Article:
In the same area there are lots of old twigs and sticks for den making – some were there all ready for children to play in and there was a fantastic mud kitchen!
The Wheal Martyn site has lots of gorgeous wooded areas and it’s actually a really peaceful place to be – depending on your company of course ha! Si’s Mum was with us and had been before, so she played tour guide for a lot of our walk, which saved me trying to work out what was where, as my sense of direction is notoriously awful.
There were working water wheels there, which were really interesting to watch and lots of pools and clay mining paraphenalia outside and in. The museum areas inside the buildings were really interesting with lots to read and interactive screens to watch, I think inside is more interesting for the adults than the children personally, but I enjoyed it.
After we’d finished outside and before we left, we went in to have a cream tea and I am so glad that we did. It was delicious, there was more than enough jam and cream provided and the scones were big and even better still warm from the oven, which is my favourite way to have them.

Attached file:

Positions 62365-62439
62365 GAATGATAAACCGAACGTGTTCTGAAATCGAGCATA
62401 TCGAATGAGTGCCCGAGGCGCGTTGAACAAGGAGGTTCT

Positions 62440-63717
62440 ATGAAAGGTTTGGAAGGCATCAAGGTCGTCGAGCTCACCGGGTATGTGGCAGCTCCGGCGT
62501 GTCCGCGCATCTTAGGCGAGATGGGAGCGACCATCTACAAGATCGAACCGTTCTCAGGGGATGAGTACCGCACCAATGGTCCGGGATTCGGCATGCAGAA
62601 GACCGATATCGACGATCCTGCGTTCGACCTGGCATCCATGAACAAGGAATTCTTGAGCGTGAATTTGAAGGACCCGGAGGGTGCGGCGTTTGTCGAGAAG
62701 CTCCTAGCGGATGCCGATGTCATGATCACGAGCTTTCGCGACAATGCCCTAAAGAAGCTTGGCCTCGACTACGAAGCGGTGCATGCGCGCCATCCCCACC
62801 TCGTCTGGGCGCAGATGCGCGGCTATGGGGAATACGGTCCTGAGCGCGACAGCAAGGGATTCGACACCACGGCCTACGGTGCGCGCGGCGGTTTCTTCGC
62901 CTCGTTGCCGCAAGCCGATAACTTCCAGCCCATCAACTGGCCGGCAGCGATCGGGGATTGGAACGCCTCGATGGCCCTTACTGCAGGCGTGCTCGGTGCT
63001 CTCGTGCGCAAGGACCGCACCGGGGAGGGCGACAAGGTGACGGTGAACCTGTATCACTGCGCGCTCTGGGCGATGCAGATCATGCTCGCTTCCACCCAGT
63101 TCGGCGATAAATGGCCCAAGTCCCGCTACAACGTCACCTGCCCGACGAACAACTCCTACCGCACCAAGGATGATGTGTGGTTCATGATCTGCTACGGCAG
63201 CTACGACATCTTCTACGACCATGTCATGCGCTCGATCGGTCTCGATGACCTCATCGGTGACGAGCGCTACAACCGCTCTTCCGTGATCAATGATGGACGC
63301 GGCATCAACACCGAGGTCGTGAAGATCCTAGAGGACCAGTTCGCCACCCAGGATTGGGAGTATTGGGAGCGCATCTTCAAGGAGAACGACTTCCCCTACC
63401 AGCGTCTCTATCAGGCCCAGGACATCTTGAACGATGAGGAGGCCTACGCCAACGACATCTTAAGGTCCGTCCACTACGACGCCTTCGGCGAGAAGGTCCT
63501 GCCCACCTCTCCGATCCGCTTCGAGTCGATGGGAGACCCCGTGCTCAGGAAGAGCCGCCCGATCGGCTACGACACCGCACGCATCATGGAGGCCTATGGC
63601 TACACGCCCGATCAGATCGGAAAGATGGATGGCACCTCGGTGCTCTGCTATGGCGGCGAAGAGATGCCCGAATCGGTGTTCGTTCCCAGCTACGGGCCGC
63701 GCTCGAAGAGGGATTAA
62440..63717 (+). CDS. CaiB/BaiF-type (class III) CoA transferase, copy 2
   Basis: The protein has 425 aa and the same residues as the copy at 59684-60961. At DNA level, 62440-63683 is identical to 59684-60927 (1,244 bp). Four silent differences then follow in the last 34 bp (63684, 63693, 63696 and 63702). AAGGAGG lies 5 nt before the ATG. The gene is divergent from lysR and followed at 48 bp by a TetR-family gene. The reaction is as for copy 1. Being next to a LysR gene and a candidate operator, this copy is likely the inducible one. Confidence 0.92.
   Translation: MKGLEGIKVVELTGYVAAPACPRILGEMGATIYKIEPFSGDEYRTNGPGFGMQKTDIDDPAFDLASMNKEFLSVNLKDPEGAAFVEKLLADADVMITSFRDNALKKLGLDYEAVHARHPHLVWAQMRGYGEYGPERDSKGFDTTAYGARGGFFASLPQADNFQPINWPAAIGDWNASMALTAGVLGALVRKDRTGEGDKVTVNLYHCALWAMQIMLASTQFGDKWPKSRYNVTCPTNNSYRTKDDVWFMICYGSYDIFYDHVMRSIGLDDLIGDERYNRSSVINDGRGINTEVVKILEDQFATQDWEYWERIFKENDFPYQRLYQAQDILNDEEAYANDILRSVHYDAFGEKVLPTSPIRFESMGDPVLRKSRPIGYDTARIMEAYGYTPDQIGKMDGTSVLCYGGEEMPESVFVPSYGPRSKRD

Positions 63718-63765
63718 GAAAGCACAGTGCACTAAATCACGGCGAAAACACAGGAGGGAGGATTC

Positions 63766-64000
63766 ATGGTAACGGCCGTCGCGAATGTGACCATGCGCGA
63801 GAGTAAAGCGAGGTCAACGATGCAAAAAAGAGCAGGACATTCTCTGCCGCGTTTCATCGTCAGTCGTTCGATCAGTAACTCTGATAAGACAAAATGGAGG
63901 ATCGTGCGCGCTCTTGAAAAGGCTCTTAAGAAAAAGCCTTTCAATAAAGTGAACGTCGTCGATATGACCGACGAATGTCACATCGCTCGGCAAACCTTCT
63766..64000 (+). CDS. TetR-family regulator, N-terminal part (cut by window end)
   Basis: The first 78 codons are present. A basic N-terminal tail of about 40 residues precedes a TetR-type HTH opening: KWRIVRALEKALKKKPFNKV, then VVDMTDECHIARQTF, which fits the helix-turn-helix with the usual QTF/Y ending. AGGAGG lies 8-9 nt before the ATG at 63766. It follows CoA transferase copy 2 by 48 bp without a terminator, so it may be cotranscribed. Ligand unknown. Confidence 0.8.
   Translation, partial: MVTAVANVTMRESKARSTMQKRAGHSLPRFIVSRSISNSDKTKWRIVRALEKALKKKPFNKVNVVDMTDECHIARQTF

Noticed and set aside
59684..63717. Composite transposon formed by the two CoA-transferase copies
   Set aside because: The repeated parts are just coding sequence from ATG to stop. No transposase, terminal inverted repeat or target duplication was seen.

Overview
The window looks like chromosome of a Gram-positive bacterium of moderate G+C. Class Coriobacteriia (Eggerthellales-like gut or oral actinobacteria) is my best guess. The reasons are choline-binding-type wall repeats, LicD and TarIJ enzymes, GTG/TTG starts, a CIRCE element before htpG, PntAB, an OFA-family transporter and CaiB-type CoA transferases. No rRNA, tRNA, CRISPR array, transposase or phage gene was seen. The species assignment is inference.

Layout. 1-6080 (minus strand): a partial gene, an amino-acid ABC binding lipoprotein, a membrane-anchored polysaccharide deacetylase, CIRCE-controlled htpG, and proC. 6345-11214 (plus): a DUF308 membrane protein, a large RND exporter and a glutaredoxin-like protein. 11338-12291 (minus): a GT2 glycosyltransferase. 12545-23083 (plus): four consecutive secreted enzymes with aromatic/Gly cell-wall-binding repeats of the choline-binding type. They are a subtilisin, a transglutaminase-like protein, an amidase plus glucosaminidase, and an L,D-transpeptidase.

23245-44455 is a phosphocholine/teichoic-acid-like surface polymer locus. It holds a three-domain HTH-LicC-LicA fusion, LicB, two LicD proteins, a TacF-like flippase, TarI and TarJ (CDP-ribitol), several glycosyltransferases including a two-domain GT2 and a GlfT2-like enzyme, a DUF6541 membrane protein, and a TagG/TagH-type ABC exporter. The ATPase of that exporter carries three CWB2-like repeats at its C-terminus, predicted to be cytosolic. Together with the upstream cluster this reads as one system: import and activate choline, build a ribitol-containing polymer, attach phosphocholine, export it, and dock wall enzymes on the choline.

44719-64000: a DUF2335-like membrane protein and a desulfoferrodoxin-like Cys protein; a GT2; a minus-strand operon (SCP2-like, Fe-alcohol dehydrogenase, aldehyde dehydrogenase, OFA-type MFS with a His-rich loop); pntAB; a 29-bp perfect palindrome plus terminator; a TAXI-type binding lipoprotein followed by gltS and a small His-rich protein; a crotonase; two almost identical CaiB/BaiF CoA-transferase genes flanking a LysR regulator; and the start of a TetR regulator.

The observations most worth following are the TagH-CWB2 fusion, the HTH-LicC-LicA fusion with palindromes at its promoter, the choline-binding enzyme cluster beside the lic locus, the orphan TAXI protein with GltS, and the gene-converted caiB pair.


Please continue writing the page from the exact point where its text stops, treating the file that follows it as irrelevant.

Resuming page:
Obviously we had them jam first, you know the right way… Also don’t worry I did use a whole lot more cream than in the photo below, but I didn’t want to look greedy ha!
You can actually use the cafe at Wheal Martyn without paying to go into the site and the cafe has a lot of options food wise and I’ve never heard anything but good things from anyone who has eaten there before. This was my second time in their cafe, as I walked there with Flo (Si’s Mum) when I was doing my sponsored walking.
Wheal Martyn Entry Prices
Currently the cost of entry to Wheal Martyn is as follows:
Children (5-15) £5.50
Children (Under 5) FREE
Family Saver – 2 adults and 2 children £28
Family Saver – 2 adults and up to 4 children £34
If you choose to gift aid your entry, you also receive an annual return pass to visit again within 12 months.
Our Verdict of Wheal Martyn Clay Works
We loved Wheal Martyn and we will definitely be visiting again soon. You could easily spend a full day there, as there’s plenty for children to do and play on, lots of history and scenery for the adults to enjoy and lots of room for picnics. Though we like their cafe too much to worry about picnics!
During school holidays they put on various events at Wheal Martyn such as the Kettle Kids trail and I’ll be adding them to my What’s On guide. They include puppet making, clay modelling workshops, pottery painting and more.
If you haven’t been to Wheal Martyn before, I really recommend it for a family day out. If you’re local keep your eyes peeled as well, in case they do another locals’ pass offer. If you’re looking for other things to do and place to go in Cornwall check out my list of over 100 days out in Cornwall and my very popular post of things to do when it’s raining in Cornwall.